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By Traci Chapman
El Reno Public Schools officials aren’t wasting any time after voters last week approved a $45.3 million bond issue.
On Monday, school board members voted unanimously to enter into a sales contract with First Baptist Church, for the purchase of its property across the street from El Reno High School. The sale price was $415,000 for a property appraised at about $460,000, school board president Steven Jensen said.
“It was a good deal for them and for us – it’s a great location and helps us with our downtown campus vision,” Jensen said.
The move came less than a week after about 73 percent of voters gave the thumb’s up for a plan that included the FBC property purchase – a location which will house a science and math wing and will provide extra space for the district’s expected growth, officials said. The church will be torn down to make way for new construction because the building could not be renovated to suit students, Jensen said.
“There was just no way it was economically feasible to do it – it would have taken millions of dollars and it wasn’t accessible for anyone in a wheelchair, there was asbestos and just lots of other issues,” Jensen said.
The Individuals with Disabilities Education Act and Americans with Disabilities Act mandate schools must make all areas available to students with disabilities. FBC’s historic church did not provide that type of access, Jensen said.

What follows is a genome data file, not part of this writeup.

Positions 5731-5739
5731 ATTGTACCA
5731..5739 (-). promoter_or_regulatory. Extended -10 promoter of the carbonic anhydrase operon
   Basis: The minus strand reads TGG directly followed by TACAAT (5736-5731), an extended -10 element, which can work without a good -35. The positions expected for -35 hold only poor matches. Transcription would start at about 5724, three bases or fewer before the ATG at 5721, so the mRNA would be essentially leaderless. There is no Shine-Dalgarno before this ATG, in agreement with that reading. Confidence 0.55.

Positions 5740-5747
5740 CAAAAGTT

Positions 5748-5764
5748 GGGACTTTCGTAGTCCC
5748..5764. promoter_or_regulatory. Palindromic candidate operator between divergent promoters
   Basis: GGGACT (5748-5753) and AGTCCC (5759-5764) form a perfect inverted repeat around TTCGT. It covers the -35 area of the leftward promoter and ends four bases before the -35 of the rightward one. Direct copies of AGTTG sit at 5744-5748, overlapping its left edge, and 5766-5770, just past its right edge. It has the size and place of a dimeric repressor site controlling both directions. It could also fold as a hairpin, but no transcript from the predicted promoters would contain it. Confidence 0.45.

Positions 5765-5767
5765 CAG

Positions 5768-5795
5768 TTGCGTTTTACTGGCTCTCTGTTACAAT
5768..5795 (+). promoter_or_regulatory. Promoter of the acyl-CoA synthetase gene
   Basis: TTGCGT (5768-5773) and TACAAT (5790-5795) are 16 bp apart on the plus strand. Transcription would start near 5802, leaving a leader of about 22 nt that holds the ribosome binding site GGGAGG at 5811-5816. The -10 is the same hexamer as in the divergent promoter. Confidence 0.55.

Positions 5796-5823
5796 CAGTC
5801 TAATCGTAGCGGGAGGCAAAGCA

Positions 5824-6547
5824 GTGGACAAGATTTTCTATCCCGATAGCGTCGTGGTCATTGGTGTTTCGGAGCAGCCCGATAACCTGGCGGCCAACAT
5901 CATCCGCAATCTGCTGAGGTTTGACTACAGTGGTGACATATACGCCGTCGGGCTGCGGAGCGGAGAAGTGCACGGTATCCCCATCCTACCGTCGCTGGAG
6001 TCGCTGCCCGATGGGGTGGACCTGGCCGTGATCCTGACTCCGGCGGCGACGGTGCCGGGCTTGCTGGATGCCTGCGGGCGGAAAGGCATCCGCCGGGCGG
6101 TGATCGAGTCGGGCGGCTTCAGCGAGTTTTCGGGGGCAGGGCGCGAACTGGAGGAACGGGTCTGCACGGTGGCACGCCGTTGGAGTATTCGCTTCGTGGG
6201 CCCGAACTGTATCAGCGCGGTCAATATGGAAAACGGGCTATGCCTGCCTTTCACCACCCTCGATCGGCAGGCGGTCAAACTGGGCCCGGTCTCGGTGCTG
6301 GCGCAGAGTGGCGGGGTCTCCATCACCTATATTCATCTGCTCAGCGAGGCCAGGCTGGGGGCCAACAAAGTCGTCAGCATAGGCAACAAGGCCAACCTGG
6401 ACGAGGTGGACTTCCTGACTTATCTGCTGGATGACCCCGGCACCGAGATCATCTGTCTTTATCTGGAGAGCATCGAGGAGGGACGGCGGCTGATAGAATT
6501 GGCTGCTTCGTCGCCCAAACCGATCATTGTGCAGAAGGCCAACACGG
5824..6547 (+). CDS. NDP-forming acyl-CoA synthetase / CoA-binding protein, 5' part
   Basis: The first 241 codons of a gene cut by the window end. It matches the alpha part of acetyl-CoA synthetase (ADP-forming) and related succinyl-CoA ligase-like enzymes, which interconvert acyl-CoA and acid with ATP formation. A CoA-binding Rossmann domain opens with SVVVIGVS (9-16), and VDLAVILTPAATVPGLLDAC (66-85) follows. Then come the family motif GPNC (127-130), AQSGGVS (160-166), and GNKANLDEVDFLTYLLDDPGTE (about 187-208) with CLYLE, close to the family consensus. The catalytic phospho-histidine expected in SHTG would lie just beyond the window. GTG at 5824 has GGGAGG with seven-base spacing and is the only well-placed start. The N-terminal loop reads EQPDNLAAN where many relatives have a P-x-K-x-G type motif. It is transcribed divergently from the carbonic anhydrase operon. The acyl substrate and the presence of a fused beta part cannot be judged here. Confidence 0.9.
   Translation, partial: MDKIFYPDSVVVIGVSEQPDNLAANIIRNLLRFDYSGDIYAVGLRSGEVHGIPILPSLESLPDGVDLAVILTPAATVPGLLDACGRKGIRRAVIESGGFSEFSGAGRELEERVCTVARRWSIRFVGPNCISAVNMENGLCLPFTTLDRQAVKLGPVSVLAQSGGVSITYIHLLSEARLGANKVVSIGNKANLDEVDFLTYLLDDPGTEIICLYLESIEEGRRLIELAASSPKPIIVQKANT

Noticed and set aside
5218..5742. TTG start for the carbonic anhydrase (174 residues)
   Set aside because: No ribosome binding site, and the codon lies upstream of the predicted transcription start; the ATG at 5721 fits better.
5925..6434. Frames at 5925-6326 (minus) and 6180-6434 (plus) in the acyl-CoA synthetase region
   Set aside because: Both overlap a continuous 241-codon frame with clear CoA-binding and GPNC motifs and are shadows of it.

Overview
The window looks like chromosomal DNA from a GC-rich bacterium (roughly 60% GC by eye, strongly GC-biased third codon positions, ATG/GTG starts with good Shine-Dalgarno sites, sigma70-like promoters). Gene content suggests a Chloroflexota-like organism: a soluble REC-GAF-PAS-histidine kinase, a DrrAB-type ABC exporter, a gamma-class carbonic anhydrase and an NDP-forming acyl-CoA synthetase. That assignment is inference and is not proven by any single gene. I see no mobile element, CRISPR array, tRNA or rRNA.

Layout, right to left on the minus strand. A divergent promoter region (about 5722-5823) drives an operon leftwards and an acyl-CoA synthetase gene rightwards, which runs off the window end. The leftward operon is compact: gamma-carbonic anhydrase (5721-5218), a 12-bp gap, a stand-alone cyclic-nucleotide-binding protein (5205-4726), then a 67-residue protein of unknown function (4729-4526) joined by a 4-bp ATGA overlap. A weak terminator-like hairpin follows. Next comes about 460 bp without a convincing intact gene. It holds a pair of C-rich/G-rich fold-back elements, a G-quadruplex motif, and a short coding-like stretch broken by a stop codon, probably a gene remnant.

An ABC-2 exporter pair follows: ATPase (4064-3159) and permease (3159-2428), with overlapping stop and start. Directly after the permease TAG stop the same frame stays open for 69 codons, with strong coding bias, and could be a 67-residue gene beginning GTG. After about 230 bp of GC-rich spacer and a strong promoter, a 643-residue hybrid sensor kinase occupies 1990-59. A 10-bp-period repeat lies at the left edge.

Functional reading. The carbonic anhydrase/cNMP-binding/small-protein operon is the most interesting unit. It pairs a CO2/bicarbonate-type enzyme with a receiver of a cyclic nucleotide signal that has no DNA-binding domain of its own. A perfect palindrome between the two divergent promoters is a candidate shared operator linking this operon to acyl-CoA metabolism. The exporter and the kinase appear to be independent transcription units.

While the church will be demolished, under the plan so too will two of the district’s schools – Lincoln and Webster elementary schools. Demolition costs for the sites were included in the bond issue, although the fate of the two schools was not yet determined.
Jensen said during Monday’s meeting, El Reno Mayor Matt White would like to meet with school officials to discuss the future of those sites, as well as ways the city could assist the district with aspects of the new $13.6 million third- and fourth-grade center’s construction.
“He just wants to have an informal meeting so we can discuss how to move forward,” Jensen told board members.
Members on Monday also approved the date for the sale of the issue bonds – Feb. 6. Superintendent Craig McVay said the meeting would need to be set at noon because of stock market hours. Bond counsel will also be appointed at that time.
McVay also suggested formally thanking residents who helped make the bond issue a reality.
“I think everyone involved in the bond proposal knows how historic it was,” McVay said. “I think we should make a formal thank you as a school board and as a school.”
Members agreed, acknowledging work done by city officials in an unprecedented partnership between the district and City Council and staff.
“We need to include city and City Council, (El Reno City Manager) Tony Rivera and just the whole community because everybody worked hard on this,” Jensen said. “I don’t remember ever a time that everybody as a community pulled together and worked so hard.”
While construction of the new school is still a ways off, officials said they hoped to begin work on some schools as soon as possible, with major work beginning during summer break. That included the addition of secure entrances at Rose Witcher and Hillcrest elementary schools, as well as classroom additions at those schools, Roblyer Middle School – which will eventually be converted into a fifth- and sixth-grade center – Etta Dale Junior High School and EHS. Air conditioning will also be added to the combination cafeteria/gyms at Rose Witcher and Hillcrest.
“This is an exciting time and we are very thankful the citizens decided this investment in our children was worth it,” Jensen said during a meeting break.